In this post, I wanted to give an analogy around how to think about API’s, connectors, and integration applications. This is something that can be confusing when you first start working with or building integrations since the definitions of applications and connectors are relative terms which means that they differ in the application space vs the integration space. Let’s say that you want to connect your laptop to your TV so that you can watch some YouTube videos. What would this look like using the terminology used in the integration space?

Shohil Kothari on Wednesday, April 16, 2014

What’s your connected world?

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We asked you to describe a connected world, and received some great responses!

Here are a few of our favorites:

 

 

 

A Step-By-Step Guide

SaaS applications like Salesforce have proven to be highly disruptive for many .NET architectures.  In this multi-part blog series, we’ll demonstrate step-by-step how .NET-centric organizations can use existing assets (e.g. legacy .NET applications, SAP) to maximize the value of their Salesforce investment without disrupting underlying code.

Scenario:

In Part 1 of this blog post series we will explore a scenario that has an Auto Insurance company building quotes that allow customers to evaluate their premiums.  As part of this process there are some complicated quote calculations that must take place. These calculations take into consideration a customer’s age, driving record, level of education and location. These calculations are proprietary to the organization, provide a competitive advantage and have broad impacts if mistakes are made while building the calculations in the Quote system.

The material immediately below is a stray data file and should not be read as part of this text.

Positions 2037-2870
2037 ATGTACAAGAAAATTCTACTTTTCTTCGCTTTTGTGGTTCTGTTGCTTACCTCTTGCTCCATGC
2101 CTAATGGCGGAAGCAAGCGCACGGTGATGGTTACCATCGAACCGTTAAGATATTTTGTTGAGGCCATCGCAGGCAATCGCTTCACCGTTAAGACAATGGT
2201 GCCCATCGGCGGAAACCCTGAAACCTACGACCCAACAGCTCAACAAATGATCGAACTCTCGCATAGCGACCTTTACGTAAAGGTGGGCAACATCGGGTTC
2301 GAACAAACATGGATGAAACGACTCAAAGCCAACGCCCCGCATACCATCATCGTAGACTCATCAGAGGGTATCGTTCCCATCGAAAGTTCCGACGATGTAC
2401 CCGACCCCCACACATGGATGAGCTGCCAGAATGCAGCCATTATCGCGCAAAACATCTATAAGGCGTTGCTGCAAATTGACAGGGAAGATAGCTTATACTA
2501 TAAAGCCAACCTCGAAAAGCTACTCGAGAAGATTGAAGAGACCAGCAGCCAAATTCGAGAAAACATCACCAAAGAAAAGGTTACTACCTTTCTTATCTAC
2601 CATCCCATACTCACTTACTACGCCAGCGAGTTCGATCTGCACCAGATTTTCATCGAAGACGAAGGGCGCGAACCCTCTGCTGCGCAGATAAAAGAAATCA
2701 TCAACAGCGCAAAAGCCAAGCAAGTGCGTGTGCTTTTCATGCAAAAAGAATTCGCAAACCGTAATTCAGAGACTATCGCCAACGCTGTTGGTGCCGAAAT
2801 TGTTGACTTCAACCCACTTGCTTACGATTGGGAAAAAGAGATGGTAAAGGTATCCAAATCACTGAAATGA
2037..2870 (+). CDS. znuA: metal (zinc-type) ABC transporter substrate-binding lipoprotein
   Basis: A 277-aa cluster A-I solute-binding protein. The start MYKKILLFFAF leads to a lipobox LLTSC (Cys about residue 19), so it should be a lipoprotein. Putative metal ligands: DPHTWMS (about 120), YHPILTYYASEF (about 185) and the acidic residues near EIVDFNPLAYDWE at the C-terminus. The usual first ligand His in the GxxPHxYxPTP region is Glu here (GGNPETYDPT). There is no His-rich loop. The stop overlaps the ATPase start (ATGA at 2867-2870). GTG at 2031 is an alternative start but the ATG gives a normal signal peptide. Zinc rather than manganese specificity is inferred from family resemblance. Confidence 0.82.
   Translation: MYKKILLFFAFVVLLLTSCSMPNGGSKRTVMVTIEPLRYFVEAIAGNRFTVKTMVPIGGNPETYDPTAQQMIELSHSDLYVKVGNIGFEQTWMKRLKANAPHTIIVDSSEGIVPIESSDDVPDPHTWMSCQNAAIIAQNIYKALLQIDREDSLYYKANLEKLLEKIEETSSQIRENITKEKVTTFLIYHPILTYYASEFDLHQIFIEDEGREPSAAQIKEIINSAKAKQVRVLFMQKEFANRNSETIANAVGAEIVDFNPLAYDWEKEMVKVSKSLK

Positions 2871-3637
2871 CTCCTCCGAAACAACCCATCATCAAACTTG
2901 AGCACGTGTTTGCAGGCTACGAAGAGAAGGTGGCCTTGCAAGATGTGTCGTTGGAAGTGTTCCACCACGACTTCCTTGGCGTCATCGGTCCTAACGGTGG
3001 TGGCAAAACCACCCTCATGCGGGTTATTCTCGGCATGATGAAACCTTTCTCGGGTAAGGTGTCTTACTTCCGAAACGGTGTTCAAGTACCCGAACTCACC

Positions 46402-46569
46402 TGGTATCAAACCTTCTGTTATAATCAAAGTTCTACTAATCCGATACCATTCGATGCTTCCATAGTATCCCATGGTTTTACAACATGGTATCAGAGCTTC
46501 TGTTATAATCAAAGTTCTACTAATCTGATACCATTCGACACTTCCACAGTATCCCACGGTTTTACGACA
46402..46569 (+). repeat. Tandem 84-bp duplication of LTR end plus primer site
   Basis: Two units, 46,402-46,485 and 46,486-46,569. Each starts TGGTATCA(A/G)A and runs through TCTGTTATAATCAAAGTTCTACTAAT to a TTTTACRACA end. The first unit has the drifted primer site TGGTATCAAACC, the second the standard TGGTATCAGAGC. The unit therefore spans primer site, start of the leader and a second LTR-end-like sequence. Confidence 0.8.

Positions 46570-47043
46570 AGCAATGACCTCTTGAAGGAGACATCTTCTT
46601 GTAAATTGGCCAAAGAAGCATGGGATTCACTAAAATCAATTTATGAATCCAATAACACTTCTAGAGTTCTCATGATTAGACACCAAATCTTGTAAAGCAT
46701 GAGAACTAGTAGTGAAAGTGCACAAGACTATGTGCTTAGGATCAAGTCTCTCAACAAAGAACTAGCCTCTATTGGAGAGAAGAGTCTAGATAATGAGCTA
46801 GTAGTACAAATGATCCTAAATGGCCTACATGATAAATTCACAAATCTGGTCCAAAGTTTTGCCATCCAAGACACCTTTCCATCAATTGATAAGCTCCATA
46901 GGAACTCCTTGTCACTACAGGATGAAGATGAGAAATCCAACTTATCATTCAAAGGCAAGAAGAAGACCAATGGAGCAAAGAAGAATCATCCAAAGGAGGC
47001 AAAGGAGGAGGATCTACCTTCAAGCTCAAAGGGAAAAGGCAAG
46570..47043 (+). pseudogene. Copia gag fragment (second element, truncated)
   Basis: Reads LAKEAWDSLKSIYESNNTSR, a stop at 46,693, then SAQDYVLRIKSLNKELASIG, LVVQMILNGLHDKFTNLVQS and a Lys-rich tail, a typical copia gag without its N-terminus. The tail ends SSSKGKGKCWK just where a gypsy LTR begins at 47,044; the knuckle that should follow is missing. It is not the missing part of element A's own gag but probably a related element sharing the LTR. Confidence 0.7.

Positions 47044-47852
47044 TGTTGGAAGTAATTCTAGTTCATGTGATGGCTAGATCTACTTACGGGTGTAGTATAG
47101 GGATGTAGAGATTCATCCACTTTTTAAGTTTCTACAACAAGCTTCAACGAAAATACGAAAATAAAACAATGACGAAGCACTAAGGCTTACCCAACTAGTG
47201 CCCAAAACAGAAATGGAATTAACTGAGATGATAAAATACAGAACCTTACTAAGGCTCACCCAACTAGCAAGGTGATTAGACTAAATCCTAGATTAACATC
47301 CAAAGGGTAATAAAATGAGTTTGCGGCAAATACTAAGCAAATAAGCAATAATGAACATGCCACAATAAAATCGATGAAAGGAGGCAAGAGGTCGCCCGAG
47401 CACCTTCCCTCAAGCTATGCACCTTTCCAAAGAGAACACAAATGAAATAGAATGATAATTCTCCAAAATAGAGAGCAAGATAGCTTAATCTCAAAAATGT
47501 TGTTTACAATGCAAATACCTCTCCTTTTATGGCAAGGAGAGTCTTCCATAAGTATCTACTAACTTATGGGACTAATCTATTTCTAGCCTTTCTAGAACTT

mule in action second editionA good part of the Mule community has learnt to use Mule with the first edition of Mule in Action. With the advent of Mule 3, there has been huge demand for a book covering the latest improvements, best practices and lessons learned in the trenches.

Mule in Action, Second Edition, released by Manning Publications after two years of intense work, hopes to fill this need.

In this book you can find:

In 3.5 we introduced the concept of domains in the Mule container. You can now set up a domain and associate your Mule applications with a domain. Within a domain project you can define a set of resources (and the libraries required by those resources) to share between the applications that belong to the domain.

Within the mule-domain-config.xml you can define a JMS broker connector that can be reused by all the Mule applications that belong to that domain.

This way, you can share a jms caching connection factory and reuse jms client resources with the consequent optimization of resource consumption.

Here’s our weekly roundup of the top 5 integration and API articles of the week.  Take a look, let us know if we missed any, and share your thoughts in the comments.  Don’t forget to follow @MuleSoft to stay up-to-date on integration & APIs!

If you’re interested in Integration and APIs, don’t miss CONNECT 2014 – the event behind the integration revolution!


Chips and Salsa? Find Them On the ‘Hybrid Cloud’ Aisle

Many enterprises wonder whether to make new investments in public cloud technology or continue investing in their private cloud infrastructure. In reality, the answer is “both” and the solution is hybrid cloud.